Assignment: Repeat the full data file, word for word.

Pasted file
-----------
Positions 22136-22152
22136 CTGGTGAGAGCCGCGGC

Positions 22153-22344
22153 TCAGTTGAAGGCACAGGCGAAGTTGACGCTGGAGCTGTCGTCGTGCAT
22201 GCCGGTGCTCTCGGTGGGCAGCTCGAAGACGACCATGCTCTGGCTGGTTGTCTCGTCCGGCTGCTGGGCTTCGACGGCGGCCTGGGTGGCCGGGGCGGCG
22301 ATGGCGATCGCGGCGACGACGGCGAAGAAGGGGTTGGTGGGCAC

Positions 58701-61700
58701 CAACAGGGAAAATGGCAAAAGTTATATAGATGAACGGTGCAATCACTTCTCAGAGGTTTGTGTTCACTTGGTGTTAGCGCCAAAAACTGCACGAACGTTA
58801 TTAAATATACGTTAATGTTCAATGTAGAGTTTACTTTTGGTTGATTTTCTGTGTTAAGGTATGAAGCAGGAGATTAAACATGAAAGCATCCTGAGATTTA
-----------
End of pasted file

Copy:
Positions 22136-22152
22136 CTGGTGAGAGCCGCGGC

Positions 22153-22344
22153 TCAGTTGAAGGCACAGGCGAAGTTGACGCTGGAGCTGTCGTCGTGCAT
22201 GCCGGTGCTCTCGGTGGGCAGCTCGAAGACGACCATGCTCTGGCTGGTTGTCTCGTCCGGCTGCTGGGCTTCGACGGCGGCCTGGGTGGCCGGGGCGGCG
22301 ATGGCGATCGCGGCGACGACGGCGAAGAAGGGGTTGGTGGGCAC

Positions 58701-61700
58701 CAACAGGGAAAATGGCAAAAGTTATATAGATGAACGGTGCAATCACTTCTCAGAGGTTTGTGTTCACTTGGTGTTAGCGCCAAAAACTGCACGAACGTTA
58801 TTAAATATACGTTAATGTTCAATGTAGAGTTTACTTTTGGTTGATTTTCTGTGTTAAGGTATGAAGCAGGAGATTAAACATGAAAGCATCCTGAGATTTA